I think Hawkins’s new brain / old brain discussion is bound to drive neuroscientist readers nuts. See, for example, the paper Your Brain Is Not An Onion With A Tiny Reptile Inside for this perspective, or see the current widespread dismissal of “triune brain theory”. The mammalian neocortex is in fact closely related to the “pallium” in other animals, particularly the well-developed pallium in birds and reptiles (including, yes, crocodiles!). One researcher (Tegan McCaslin) attempted a head-to-head comparison between bird pallium and primate neocortex, and found that there was no obvious difference in intelligence, when you hold the number of neurons fixed.Steven Byrnes, “Book review: “A Thousand Brains” by Jeff Hawkins” at Less Wrong (March 3, 2021)
It’s worse than that. It’s not even clear any more that intelligence (never mind consciousness, a bigger and much more difficult issue) has a systematic mechanical relationship to the brain. Smart birds are now a staple of discussions of animal intelligence and so are smart octopuses (invertebrates). They have quite different brain arrangements from mammals.
That’s assuming a brain is even needed, depending on the task. We’ve also discovered that one-celled life forms with no nervous system or brain can learn. Slime molds can make decisions collectively without any central brain. Even bacteria show intelligence in some situations. And plants form communities with extensive relationships and communications without the question of a brain even coming up.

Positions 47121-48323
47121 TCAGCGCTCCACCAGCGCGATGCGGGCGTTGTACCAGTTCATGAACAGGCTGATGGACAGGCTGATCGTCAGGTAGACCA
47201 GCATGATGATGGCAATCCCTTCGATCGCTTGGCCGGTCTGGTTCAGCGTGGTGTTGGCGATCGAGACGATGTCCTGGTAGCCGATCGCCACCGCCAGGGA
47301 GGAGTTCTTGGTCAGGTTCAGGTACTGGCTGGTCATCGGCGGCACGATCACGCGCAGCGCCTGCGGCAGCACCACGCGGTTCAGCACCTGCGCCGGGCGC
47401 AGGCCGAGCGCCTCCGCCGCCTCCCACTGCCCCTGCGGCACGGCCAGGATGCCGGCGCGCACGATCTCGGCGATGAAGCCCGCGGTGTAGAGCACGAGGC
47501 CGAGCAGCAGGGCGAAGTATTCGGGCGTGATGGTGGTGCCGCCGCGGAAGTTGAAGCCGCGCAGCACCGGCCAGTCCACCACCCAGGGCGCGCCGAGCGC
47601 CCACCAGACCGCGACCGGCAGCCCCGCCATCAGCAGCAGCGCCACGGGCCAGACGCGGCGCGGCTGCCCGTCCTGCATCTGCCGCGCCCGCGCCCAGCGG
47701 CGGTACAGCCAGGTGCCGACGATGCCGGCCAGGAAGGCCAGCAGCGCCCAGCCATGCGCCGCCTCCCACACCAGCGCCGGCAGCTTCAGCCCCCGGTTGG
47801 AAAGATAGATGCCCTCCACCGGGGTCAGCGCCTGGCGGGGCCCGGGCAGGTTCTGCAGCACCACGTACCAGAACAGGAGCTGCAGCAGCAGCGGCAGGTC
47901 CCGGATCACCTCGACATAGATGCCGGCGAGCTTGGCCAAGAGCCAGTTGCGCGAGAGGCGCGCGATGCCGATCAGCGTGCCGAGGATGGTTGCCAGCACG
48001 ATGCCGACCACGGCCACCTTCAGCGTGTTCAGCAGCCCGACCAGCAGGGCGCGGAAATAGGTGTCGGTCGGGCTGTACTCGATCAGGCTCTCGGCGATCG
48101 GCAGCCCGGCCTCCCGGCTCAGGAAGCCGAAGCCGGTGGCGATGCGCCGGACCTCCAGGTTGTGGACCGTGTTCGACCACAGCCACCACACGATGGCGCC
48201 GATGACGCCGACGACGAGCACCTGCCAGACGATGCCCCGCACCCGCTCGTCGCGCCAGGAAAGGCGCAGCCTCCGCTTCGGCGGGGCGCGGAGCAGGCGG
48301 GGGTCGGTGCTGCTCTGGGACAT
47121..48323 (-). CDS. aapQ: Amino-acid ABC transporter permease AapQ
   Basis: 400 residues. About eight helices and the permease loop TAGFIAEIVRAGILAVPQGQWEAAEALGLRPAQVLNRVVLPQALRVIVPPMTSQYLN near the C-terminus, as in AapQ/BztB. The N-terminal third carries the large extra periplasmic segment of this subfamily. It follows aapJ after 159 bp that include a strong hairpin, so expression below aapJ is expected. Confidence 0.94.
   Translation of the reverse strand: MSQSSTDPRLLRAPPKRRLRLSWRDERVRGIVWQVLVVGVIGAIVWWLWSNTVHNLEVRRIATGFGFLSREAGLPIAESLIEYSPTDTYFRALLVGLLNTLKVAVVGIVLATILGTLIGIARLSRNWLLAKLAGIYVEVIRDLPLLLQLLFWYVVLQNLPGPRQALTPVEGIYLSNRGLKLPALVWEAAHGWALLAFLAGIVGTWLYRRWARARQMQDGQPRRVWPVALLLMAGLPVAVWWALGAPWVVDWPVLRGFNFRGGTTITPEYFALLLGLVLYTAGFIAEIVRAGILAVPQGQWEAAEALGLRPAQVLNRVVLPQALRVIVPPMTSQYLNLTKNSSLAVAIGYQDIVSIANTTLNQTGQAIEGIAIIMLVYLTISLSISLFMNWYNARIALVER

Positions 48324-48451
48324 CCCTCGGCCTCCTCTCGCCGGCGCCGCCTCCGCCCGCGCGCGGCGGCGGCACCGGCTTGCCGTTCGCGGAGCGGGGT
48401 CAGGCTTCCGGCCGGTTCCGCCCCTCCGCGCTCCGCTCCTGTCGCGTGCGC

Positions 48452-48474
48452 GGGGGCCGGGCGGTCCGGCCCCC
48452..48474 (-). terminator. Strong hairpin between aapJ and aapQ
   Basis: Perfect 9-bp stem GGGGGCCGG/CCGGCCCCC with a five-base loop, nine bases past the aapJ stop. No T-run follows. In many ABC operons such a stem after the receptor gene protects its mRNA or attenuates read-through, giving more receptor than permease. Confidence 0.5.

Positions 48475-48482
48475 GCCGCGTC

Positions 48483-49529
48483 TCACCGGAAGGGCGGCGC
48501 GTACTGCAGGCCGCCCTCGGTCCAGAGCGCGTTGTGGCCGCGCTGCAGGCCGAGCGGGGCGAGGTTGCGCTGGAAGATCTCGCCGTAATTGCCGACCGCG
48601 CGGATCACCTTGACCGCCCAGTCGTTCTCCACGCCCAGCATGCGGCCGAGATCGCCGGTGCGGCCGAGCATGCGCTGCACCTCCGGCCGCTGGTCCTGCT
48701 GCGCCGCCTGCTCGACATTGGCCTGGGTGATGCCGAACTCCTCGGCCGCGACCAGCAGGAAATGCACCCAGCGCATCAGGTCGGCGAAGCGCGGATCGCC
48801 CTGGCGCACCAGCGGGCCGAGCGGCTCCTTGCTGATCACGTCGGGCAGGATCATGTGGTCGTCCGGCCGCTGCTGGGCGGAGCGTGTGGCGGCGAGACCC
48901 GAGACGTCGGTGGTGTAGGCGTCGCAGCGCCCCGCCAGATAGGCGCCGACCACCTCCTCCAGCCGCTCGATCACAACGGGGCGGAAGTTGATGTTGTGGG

Many life forms, especially mammals, birds, and — for example — octopuses, can be shown to have not only intelligence but some level of consciousness and emotion (minimal self) though not specifically human levels of cognition.
Meanwhile, our human consciousness remains something of a mystery. It has no apparent seat in the brain. People are conscious in a human way with split brains, half a brain, or almost no brain. If our mammalian neocortex features a thousand brains, as Hawkins suggests, none seems explicitly tied to human consciousness in particular.
A thousand brains? Maybe. What we have for sure, by now, is a thousand theories about it.
You may also wish to read: Four researchers whose work sheds light on the reality of the mind The brain can be cut in half, but the intellect and will cannot, says Michael Egnor. The intellect and will are metaphysically simple.